Additionally, there have been at least two extensive studies regarding the health of phosphate workers (a 1985 study of 3,199 workers over a 23 year period and 22,992 workers over a 43 year period). Neither study linked an increase in cancer or other diseases to workplace exposures in the phosphate industry.




Is it true that even after mined land is reclaimed, the mining process causes higher levels of radiation and radon gas, increasing the risk for those who live there? 


No.  The Florida Department of Health has monitored radiation levels on pre- and post-mined lands for nearly 30 years. Their monitoring results indicate levels on post-mined lands are within naturally occurring variations in soils and are not considered harmful.




Does phosphate mining create radioactive gypsum stacks? 


No, the HPS II Phosphate Mining Project is a phosphate mining and beneficiation activity and will create no gypsum.




How will HPS Enterprises reclaim the land and make it better?


During the operation of the HPS II Phosphate Mining Project, a process of continuous reclamation will take place.  Sand and clay will be combined, dewatered, and mixed with overburden and topsoil to create a soil with better agricultural properties than native soil.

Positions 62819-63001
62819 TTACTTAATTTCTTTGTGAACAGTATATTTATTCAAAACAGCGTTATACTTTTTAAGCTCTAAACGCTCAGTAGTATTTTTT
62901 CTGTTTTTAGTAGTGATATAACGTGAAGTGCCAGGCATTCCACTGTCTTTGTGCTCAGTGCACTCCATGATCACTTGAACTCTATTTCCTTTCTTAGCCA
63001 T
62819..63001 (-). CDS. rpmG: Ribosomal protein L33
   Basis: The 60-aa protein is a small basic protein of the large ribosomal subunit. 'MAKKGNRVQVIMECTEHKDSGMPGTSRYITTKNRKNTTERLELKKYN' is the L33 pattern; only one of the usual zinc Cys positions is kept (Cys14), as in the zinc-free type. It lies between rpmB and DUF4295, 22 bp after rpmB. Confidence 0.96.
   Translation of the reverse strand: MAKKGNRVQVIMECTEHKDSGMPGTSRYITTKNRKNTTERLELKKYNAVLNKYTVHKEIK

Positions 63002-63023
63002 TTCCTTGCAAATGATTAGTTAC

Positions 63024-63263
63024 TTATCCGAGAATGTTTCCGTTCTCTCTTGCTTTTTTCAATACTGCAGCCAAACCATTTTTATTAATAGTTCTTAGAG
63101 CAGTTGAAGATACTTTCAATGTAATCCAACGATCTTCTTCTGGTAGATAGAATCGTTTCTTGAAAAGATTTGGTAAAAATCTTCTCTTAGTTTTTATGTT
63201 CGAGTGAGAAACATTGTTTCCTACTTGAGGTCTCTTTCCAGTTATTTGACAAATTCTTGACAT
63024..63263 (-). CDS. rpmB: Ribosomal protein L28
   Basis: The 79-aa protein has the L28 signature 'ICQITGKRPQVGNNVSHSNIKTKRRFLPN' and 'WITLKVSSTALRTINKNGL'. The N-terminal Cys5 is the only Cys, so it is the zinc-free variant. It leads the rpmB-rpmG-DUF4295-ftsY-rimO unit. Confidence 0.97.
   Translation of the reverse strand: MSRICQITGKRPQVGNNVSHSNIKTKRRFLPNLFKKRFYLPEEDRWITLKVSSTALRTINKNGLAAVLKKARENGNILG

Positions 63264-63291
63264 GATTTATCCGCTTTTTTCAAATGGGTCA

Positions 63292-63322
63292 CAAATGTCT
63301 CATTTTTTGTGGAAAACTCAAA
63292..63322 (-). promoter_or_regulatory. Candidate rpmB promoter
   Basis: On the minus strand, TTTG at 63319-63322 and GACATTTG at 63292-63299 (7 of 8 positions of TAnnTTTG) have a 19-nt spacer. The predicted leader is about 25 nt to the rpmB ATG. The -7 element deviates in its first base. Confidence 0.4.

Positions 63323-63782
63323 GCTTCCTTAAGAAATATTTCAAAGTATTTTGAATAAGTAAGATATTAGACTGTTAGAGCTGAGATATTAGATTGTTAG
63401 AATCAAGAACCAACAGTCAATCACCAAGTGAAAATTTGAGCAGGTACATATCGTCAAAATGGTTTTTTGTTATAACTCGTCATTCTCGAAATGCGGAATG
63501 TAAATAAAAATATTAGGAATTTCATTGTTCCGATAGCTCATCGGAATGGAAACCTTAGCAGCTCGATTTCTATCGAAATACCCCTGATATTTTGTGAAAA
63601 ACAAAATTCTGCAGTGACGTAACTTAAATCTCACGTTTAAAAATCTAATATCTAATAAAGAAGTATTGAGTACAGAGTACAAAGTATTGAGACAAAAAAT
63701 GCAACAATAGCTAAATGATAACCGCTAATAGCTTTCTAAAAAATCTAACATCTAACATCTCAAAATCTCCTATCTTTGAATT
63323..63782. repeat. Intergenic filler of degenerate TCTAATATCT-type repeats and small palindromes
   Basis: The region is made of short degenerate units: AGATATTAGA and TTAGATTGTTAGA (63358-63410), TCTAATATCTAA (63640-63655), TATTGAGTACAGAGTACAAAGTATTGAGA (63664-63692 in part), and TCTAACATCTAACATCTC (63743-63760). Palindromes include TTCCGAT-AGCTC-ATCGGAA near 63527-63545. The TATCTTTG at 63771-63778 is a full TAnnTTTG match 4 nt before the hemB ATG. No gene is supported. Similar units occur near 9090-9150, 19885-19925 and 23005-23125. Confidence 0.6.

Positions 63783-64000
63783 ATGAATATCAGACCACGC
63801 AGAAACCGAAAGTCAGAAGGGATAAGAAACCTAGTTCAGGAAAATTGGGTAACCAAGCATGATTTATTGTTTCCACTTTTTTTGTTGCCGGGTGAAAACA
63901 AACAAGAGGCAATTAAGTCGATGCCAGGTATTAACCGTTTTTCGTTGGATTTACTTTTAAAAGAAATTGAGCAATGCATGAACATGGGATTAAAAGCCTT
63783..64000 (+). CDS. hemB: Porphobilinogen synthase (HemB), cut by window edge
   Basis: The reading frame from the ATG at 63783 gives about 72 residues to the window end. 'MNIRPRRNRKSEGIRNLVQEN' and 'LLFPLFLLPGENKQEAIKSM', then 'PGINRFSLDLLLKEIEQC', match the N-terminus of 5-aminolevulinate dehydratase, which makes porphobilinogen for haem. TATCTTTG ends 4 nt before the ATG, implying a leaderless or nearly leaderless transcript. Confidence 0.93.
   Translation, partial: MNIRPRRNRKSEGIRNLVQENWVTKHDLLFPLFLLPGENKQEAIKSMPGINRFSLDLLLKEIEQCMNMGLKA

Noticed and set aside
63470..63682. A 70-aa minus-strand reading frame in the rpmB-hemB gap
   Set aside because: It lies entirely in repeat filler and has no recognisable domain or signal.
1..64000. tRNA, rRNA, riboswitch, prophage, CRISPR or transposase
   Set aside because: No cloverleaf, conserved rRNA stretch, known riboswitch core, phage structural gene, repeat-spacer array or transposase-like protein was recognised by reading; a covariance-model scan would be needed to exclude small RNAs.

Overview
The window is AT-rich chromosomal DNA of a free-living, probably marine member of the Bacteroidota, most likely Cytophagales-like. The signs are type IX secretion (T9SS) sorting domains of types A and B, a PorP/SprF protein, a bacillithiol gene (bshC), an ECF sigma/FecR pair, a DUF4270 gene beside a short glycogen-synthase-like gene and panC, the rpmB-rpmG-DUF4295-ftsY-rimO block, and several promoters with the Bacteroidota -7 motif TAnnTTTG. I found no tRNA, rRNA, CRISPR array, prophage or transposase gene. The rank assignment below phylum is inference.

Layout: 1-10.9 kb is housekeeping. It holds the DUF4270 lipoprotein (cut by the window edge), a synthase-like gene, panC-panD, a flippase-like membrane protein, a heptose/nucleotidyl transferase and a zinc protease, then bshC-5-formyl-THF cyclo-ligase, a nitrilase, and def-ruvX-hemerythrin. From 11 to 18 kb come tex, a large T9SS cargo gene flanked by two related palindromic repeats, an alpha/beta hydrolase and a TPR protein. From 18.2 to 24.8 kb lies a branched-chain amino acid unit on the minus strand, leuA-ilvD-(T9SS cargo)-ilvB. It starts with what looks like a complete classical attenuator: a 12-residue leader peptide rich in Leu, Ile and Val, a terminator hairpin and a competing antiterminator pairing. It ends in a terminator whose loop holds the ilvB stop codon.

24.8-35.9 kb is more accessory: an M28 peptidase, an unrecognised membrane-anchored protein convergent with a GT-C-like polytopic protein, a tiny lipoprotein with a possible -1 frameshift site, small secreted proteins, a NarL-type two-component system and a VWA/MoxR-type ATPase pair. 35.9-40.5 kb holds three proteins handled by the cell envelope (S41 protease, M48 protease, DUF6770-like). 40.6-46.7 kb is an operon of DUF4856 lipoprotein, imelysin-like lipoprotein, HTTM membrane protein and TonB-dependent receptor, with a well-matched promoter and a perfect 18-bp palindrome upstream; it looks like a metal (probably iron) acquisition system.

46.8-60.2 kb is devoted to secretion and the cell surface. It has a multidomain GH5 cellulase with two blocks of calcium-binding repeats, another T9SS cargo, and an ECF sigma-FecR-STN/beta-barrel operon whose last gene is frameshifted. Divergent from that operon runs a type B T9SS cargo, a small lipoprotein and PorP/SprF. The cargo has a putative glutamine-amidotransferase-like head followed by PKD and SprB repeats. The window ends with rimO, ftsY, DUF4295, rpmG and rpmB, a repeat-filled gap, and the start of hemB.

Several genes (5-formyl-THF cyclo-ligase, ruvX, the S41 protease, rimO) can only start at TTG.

Our plan is to create useful landscapes and to ensure the restoration of productive ecosystems. Protecting wetlands, wildlife, and natural habitats will be at the forefront of the HPS II Phosphate Mining Project. We will always implement wetland best management practices to reduce adverse impacts of construction and operation activities on these lands.  

How long will the reclamation process take?


A pilot plant demonstration project is underway with the Florida Industrial and Phosphate Research Institute and private funding to prove the reclamation process.


What will happen to all wildlife in the prospective mining areas?


The mining operation will disturb 250 to 300 acres per year, thus the impact on wildlife will be small. Movement into and through the mining area will be unrestricted to wildlife.


Is Wetland, Upland, and Stream reclamation a requirement and how are they restored?